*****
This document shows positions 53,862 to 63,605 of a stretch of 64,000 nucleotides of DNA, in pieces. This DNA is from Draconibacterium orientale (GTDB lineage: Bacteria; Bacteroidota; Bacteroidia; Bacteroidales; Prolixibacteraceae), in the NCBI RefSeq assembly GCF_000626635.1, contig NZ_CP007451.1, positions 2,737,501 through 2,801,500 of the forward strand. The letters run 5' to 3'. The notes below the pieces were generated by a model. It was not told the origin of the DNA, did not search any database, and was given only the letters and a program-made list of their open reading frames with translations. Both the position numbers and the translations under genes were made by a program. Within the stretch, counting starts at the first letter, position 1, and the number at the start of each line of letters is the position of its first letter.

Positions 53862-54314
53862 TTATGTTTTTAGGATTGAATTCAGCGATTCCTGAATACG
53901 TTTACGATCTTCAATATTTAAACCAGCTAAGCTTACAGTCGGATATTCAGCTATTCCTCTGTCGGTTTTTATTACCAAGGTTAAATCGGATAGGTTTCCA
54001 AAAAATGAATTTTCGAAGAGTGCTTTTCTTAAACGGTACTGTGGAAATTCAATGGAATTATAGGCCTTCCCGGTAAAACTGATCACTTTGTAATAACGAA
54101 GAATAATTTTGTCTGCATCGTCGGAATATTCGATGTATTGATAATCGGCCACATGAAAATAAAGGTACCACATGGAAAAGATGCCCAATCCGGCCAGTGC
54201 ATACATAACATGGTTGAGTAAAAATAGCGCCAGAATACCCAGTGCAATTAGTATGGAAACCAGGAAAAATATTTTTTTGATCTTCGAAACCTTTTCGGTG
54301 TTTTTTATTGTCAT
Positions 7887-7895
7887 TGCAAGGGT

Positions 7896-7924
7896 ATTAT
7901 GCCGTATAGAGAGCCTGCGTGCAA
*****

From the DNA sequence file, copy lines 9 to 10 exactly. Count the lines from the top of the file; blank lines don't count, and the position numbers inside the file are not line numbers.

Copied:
Positions 7887-7895
7887 TGCAAGGGT